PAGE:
Meaning that if the cost to rebuild your home is estimated to be $250,000, your coverage should provide you with at least $200,000.
That would still leave you with $50k in out-of-pocket expenses in the event your home is completely destroyed.
Calculating Your Home’s Actual Cash Value
Actual cash value policies take into account the current market value of the home, which factors in depreciation as well as the size of the lot on which the primary structure is built.
Variables That Determine Your Home’s Actual Cash Value:
- Its exterior: including the material of the outside walls, the architectural design of the house and its curb appeal, the size of the lot, additional structures, etc.
- Its interior: including fixtures, finishes, and major systems and appliances
- The neighborhood: whether the house is located in a privileged location near a city center or close to a hospital or other basic services.
- Other homes: the number and price of houses for sale in the vicinity.
Your home’s interior characteristics—including the size and number of bedrooms and bathrooms, the condition of the appliances and major systems, the type of heating, and the fixtures and finishes in the kitchen, basement, bathrooms, and attics—play a significant role in determining its market value.
Similarly, the home’s exterior, meaning it’s architectural style, curb appeal, construction quality, and the size of its lot, are also relevant factors that significantly impact how attractive prospective buyers find your home.
Nevertheless, the main determining factor influencing your home’s market value (and potential future increase in market value) is its location, as well as the number and price range of similar houses being sold in the neighborhood.
Homes in areas with excellent school systems, near public transport, parks, and other attractions will be pricier than those in remote locations prone to fires, near main arteries or roadways, or a sector that’s considered “dangerous.”
Calculating Your Home’s Replacement Cost
Determining how much it would cost to rebuild your home from the ground up may be easier said than done.
The calculation would first and foremost have to take into account the current cost of building materials, hiring a contractor, removing debris from your residence, and myriad other factors.
One thing it does not account for, however, is the size of your lot or any other structures built on your property.
Insurance companies determine a home’s full replacement cost by means of public data and market research on properties in your area.
For the calculations, the company may use their own algorithms and software, making their underwriting guidelines unique.
You can, however, estimate the cost to rebuild your home by looking at construction costs in your area and obtaining estimates for rebuilding a house with the same square footage as your own.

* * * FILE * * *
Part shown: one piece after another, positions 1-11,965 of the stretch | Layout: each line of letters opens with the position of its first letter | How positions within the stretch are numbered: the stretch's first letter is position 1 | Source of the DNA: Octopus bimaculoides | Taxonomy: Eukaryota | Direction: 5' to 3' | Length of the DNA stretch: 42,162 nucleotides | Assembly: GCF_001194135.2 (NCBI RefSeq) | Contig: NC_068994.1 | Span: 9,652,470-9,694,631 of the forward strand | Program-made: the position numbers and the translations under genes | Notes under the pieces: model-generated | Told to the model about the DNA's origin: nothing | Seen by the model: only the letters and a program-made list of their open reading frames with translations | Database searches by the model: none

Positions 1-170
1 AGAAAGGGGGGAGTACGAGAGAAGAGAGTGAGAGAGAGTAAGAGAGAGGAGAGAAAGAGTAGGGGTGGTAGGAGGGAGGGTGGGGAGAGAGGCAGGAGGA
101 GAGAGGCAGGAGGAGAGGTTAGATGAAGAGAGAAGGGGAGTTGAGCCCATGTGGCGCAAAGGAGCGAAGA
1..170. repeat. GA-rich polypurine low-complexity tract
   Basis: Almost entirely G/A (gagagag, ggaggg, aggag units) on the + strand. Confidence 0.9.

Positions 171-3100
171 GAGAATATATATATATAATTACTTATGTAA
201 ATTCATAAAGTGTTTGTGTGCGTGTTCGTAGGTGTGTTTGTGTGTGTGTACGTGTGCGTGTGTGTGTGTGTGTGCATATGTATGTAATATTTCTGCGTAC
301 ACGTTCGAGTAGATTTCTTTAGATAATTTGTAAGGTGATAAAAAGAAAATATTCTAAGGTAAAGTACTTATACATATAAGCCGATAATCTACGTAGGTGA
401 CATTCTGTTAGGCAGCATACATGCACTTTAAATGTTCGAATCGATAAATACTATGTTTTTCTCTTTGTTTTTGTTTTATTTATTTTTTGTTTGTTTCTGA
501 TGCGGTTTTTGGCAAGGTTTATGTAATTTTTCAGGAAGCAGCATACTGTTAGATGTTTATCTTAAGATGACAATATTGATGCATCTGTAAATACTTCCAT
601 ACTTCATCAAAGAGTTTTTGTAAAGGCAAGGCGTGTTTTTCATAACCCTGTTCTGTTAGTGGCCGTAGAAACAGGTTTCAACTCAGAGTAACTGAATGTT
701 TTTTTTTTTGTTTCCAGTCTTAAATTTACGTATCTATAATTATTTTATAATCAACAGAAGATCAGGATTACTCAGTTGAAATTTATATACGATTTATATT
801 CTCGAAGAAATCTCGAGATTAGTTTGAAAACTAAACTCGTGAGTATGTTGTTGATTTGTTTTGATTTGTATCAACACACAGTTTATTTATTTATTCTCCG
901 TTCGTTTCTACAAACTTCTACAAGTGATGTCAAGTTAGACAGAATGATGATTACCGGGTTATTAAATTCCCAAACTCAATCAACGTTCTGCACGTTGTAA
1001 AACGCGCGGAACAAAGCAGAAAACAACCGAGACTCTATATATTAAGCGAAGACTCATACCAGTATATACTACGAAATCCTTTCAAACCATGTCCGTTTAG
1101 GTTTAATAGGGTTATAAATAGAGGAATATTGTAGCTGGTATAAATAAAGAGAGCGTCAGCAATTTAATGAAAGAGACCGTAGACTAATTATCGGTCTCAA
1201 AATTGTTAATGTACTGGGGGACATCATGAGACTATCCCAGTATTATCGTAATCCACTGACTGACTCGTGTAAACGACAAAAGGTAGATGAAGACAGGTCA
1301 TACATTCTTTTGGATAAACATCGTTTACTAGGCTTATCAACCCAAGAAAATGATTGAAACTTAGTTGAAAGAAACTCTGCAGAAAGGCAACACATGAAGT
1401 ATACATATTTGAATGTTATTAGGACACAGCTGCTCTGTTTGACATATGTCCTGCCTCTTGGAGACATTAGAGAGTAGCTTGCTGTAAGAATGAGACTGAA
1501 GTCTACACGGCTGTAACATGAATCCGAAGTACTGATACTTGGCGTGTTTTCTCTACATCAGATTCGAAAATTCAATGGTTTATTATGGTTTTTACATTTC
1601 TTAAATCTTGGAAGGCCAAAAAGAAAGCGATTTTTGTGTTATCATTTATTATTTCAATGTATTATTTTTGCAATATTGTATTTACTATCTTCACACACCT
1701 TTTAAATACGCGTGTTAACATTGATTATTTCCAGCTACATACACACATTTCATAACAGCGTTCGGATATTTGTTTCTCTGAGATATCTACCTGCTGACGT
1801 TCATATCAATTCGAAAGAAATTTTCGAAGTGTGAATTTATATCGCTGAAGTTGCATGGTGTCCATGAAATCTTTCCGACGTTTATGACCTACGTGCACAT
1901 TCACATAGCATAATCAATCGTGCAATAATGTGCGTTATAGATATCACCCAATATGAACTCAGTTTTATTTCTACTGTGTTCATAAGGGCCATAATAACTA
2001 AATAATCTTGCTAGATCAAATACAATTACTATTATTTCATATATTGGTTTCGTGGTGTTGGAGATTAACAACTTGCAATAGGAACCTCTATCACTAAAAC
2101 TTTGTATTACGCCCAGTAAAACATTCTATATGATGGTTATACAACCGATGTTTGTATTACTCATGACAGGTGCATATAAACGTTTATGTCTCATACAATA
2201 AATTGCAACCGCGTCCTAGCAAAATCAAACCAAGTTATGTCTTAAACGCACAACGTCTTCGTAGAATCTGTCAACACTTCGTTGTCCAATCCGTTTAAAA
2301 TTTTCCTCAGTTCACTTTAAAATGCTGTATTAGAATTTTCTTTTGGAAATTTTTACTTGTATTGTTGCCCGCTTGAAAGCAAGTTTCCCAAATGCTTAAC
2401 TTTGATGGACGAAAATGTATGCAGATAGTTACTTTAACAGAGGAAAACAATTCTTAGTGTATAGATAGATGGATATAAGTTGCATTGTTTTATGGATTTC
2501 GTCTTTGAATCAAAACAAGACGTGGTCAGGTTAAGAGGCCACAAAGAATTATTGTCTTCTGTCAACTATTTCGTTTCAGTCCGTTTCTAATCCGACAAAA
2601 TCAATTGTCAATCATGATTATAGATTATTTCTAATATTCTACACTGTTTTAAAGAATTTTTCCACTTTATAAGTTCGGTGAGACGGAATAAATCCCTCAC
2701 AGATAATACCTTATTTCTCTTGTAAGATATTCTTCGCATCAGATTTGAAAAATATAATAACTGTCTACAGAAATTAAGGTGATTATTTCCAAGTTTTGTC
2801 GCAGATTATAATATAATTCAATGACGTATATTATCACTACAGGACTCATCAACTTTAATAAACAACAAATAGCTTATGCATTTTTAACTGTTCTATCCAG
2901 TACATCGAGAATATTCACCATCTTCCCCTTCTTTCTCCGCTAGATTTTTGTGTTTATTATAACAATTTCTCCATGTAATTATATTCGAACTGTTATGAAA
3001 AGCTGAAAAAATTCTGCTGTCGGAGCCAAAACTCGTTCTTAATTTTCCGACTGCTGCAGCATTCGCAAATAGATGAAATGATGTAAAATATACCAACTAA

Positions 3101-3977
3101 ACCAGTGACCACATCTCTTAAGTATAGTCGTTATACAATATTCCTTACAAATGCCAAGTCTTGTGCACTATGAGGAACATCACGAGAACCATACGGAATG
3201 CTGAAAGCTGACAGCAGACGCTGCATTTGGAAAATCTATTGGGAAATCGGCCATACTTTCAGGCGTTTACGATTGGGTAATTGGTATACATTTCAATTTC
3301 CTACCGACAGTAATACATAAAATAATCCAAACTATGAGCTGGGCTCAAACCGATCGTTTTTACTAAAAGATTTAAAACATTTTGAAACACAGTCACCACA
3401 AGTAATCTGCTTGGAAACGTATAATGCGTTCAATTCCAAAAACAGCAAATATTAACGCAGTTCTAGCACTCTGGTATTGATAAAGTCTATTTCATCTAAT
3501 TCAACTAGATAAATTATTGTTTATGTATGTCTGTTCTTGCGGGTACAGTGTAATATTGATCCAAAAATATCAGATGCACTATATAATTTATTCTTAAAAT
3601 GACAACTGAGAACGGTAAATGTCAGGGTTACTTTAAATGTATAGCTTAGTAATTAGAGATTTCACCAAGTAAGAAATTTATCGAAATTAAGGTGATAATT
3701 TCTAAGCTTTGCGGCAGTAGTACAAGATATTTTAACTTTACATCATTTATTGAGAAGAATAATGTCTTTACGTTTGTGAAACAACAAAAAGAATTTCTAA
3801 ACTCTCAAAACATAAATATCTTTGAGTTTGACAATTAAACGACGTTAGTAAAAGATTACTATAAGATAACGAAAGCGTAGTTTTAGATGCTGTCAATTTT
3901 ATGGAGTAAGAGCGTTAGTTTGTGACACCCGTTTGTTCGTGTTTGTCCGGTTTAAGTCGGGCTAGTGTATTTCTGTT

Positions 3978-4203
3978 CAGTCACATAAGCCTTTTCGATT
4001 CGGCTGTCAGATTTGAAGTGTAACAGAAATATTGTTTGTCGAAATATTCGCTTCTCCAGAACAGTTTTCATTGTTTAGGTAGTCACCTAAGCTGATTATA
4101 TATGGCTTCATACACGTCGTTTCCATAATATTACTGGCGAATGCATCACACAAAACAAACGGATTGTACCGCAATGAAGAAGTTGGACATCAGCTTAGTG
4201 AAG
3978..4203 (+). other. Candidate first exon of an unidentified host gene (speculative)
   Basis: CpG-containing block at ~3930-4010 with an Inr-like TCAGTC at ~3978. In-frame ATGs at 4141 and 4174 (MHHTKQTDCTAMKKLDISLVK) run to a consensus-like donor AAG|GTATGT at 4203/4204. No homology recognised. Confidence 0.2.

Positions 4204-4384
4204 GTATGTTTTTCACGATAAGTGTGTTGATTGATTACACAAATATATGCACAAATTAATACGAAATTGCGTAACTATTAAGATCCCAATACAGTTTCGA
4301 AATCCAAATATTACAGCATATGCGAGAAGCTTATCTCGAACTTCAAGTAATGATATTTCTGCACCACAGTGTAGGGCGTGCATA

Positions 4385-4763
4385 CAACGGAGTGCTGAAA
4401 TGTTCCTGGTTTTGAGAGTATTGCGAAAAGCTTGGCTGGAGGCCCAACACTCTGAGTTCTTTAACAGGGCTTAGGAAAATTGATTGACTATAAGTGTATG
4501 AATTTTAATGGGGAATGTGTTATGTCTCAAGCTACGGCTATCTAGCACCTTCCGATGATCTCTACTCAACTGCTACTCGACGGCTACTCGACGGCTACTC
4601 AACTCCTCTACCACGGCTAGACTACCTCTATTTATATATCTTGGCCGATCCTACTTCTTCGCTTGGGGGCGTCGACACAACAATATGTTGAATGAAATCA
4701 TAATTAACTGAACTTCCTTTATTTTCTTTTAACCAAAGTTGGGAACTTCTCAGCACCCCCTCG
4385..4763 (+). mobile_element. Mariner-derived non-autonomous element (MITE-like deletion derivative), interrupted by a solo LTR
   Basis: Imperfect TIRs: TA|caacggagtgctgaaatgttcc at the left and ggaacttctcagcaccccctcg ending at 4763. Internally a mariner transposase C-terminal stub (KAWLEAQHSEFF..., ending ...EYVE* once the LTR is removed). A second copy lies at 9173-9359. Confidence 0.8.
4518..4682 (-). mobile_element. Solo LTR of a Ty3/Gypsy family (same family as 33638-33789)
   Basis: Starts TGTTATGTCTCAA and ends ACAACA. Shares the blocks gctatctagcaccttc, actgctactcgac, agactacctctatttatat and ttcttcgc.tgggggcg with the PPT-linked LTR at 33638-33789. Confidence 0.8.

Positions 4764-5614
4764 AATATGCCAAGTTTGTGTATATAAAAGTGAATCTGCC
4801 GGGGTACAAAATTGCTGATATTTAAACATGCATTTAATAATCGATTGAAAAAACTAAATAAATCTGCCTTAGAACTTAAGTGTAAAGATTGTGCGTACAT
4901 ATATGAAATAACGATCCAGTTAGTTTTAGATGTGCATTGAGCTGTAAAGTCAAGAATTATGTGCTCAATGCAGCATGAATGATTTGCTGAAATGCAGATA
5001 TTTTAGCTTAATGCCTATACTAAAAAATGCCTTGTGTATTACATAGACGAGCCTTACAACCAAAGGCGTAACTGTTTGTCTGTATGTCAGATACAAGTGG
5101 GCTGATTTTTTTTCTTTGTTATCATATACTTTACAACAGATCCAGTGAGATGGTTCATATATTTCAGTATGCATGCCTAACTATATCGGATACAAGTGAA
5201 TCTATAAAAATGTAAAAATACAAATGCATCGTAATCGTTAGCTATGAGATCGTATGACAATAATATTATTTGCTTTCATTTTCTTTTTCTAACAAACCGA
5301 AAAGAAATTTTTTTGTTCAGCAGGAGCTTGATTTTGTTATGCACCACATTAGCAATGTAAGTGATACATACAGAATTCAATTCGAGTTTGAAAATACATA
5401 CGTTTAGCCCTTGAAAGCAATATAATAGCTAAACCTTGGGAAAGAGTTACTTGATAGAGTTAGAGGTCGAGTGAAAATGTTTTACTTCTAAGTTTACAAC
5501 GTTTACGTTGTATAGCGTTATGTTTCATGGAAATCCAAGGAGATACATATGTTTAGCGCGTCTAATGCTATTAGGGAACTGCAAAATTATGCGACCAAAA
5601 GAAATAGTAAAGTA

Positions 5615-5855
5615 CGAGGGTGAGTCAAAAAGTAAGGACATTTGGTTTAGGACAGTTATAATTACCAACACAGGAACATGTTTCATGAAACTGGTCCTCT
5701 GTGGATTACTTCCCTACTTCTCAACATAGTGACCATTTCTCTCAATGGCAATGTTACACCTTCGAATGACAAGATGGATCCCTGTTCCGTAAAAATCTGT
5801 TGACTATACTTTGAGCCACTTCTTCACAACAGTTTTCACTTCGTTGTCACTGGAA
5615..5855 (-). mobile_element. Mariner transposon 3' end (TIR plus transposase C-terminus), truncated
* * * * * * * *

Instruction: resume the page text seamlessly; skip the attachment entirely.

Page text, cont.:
The Insurance Information Institute recommends you call a local real estate agent, builders association or insurance agent to confirm current constructions costs in your area.
Calculate Your Home’s Estimated Full Replacement Cost:
- Multiply your home’s square footage by the average rate contractors charge in your area. Take into account the cost of the following:
- Your home’s exterior wall construction
- The cost of replacing your roof
- The cost of replacing your flooring
- Any custom-built features and fixtures
- Major home systems and appliances
- Personal belongings
- Use an online calculator to help you get a better sense of how much it would cost to rebuild. There are several online resources that you could use for the task, such as BlueHammer.com, formerly my.BlueBook.net.
- If all else fails, hire a professional appraiser that can help you determine the value of your home and estimated construction costs in your area based on building materials and your home’s square footage.
You should review your homeowners insurance policy at least once a year, especially after a renovation, as the market value and replacement cost of your home can fluctuate over time.
Also, remember that while most standard homeowners insurance policies will cover the physical structure of your home at replacement value, many insurers only offer actual cash value coverage for the belongings stored within it.
Check out our article on the different types of homeowners insurance coverages for more information on these coverages and other options.
If you file a claim for the full replacement cost of your home, know that you may receive your payment in two installments.
It’s common practice among insurance companies to send out an initial payment for the home’s actual cash value and then the second payment reimbursing you for your personal property.
Another important aspect to consider when purchasing any type of insurance is inflation.
If you think you’ll be living in your current residence for the foreseeable future, consider purchasing an inflation protection rider to offset the rising costs of construction.
Keep in mind that after major climatic and geological events such as tornadoes and wildfires building materials and construction costs might skyrocket due to increased demand.
If your policy doesn’t account for inflation, your home might be underinsured.